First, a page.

Please read the Short Summary Version first

Dukkha and Sukkha

Originally the word Dukkha (suffering) described when a wheel was problematic or not running smoothly.

There is another important word in Buddhism: Sukkha. Sukkha described when the wheel is running smoothly. A good wheelwright would not only cure Dukkha, he would make a wheel Sukkha.

Buddhas's message was about far more than how to stop "suffering". Buddha found the answer to fulfilment in life; he found not only the answer to Dukkha, but also the way to make things Sukkha.

The Middle Way and the Third Noble Truth are both about a way to get life to run smoothly, to make it Sukkha.

Buddha's Early Life and The Middle Way

Buddha started his life as a Prince and enjoyed all the pleasures of this world.

When he was around thirty years old, he left his home to search for truth. He followed the Hindu path, renouncing all attachments and abstaining from any sensory pleasure. He became an ascetic (hermit) for many years.

So, he experienced both sides of life – the two extremes. Unrestrained sensual pleasure as a prince, and sensual withdrawal as an ascetic. Then he realised there was a third way to look for, and find happiness and fulfilment in life. He called this 'The Middle Way'.

It is clearly written and unquestioned by all Buddhists that The Middle Way is a way between the two extremes of sensual indulgence and sensory withdrawal. It is usually understood as moderation in our mental and emotional approach to life.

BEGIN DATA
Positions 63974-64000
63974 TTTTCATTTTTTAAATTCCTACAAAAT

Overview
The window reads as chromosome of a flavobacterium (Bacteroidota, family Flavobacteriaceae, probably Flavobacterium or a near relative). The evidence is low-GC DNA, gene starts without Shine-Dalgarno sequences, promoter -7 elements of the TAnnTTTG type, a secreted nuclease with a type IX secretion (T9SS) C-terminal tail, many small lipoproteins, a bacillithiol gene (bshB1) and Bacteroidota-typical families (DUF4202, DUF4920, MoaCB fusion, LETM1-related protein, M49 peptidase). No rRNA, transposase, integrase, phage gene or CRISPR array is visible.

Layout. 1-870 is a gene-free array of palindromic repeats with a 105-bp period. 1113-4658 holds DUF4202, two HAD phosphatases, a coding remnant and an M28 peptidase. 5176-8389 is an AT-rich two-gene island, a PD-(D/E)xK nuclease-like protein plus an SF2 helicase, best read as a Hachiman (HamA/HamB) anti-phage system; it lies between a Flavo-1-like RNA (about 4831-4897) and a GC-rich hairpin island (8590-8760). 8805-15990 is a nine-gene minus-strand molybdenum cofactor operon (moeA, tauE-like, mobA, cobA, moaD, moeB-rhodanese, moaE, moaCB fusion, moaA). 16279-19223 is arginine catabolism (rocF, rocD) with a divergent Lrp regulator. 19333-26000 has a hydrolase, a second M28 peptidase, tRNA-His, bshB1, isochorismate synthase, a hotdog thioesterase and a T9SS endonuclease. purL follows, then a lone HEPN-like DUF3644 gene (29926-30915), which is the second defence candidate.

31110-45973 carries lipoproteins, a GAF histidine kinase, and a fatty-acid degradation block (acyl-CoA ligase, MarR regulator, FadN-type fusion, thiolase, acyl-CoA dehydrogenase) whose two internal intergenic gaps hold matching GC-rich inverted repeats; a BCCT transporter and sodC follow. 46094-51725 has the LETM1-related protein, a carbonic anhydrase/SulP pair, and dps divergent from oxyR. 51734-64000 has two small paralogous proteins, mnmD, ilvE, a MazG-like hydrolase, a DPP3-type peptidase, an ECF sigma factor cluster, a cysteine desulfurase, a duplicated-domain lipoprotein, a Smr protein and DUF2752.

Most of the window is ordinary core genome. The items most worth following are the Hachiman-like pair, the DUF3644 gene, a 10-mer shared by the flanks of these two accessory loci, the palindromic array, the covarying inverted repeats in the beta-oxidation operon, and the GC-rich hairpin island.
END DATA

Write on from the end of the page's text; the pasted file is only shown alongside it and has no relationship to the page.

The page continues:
The Third Noble Truth

Most versions of the Third Truth are short, and these endorse renunciation.

However the Mahāsatipaṭṭhāna Sutra's Third Truth : The Cessation of Dukkha, tells us that Dukkha will cease when craving ceases, and craving may be eradicated wherever in the world there is delight and pleasure (ref).

The want (or craving) for worldly delight and pleasure can be stopped by most forms of meditation, prayer, selflessness, renunciation, devotion, worship, or love. The Mahāsatipaṭṭhāna's version of The Third Truth includes all of these possibilities.

The subject matter in the full text of the Third Truth (and the Second) of the Mahāsatipaṭṭhāna, is incredibly long-winded. It connects the Aggregates (now expanded to a list of Ten Aggregates), to each of the six senses; it lists sixty steps in the sensory process. It describes something which happens not only with the mind, but also with the eye, the ear, the nose, the mouth and the tactile sense.